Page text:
On the function of an enigmatic ornament: wattles increase the conspicuousness of visual displays in male fowl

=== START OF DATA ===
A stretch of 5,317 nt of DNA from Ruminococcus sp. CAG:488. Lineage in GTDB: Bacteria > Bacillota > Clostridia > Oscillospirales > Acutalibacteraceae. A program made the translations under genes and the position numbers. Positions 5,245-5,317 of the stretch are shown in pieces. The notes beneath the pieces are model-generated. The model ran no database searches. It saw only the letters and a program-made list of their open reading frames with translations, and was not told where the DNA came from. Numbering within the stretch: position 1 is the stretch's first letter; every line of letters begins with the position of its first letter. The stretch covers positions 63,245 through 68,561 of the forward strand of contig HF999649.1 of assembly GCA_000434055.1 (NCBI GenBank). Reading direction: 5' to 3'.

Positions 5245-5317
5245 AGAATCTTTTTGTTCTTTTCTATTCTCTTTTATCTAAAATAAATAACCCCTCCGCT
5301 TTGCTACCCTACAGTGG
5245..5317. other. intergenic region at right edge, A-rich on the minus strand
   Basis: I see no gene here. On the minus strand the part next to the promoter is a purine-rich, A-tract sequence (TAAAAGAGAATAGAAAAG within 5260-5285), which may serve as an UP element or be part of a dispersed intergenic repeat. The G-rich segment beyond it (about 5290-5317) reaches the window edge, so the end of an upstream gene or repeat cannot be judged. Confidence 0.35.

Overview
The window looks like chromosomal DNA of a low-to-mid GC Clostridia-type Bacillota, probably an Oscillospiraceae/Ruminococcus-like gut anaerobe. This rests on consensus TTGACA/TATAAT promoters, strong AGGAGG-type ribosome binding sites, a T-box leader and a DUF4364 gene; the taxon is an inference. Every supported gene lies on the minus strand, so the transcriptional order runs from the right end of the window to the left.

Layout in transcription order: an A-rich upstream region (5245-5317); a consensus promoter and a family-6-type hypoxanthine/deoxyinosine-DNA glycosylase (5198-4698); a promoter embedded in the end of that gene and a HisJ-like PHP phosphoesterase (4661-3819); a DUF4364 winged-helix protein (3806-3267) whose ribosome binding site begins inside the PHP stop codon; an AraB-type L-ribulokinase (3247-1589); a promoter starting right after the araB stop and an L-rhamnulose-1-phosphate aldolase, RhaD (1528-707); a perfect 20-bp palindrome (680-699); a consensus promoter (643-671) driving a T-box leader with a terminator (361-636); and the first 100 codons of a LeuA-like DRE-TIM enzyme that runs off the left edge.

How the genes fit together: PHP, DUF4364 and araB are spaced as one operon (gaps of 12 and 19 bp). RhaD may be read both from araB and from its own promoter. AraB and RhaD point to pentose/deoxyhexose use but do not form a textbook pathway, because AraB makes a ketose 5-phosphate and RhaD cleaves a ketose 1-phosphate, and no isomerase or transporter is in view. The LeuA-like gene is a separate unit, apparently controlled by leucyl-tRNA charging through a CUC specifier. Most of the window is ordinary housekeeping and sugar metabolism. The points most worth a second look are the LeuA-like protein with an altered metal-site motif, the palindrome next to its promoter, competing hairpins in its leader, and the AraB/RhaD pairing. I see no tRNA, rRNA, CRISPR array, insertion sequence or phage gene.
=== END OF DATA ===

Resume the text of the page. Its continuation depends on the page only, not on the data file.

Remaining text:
Males of many species perform elaborate displays in which multiple ornaments feature prominently. However, female preferences often depend upon both display movements and a subset of the ornaments. This response selectivity means that female choice cannot explain the function of nonpreferred ornaments. These structures may instead have an ancillary function (e.g. enhancing signal efficacy or modifying information content). Male junglefowl, Gallus gallus, possess multiple fleshy ornaments, which feature prominently during food-related displays (tidbitting). There is strong evidence for female choice based on display frequency and comb characteristics, but little evidence for choice based on wattles. Wattles are thin, elastic structures that hang loosely from a male's lower mandibles and vary in size over a male's lifetime. These structures swing rapidly during tidbitting, potentially increasing the area around the head and increasing image motion. Males also tidbit more vigorously with highly preferred food, increasing wattle displacement and thereby potentially affecting information content. We tested the prediction that wattles enhance signal efficacy and information content by conducting high-definition playbacks, using three-dimensional animations of tidbitting males with differing wattle properties. Results revealed that the food-searching response of receivers was robust to changes in wattle size and motion. Increased wattle displacement did not decrease orienting latency or increase food-searching duration, which suggests that wattles do not contribute significantly to information content. However, apparent wattle size significantly decreased orienting latency, demonstrating that wattles increase the conspicuousness of the tidbitting signal. These results suggest that wattles are maintained because they enhance signal efficacy.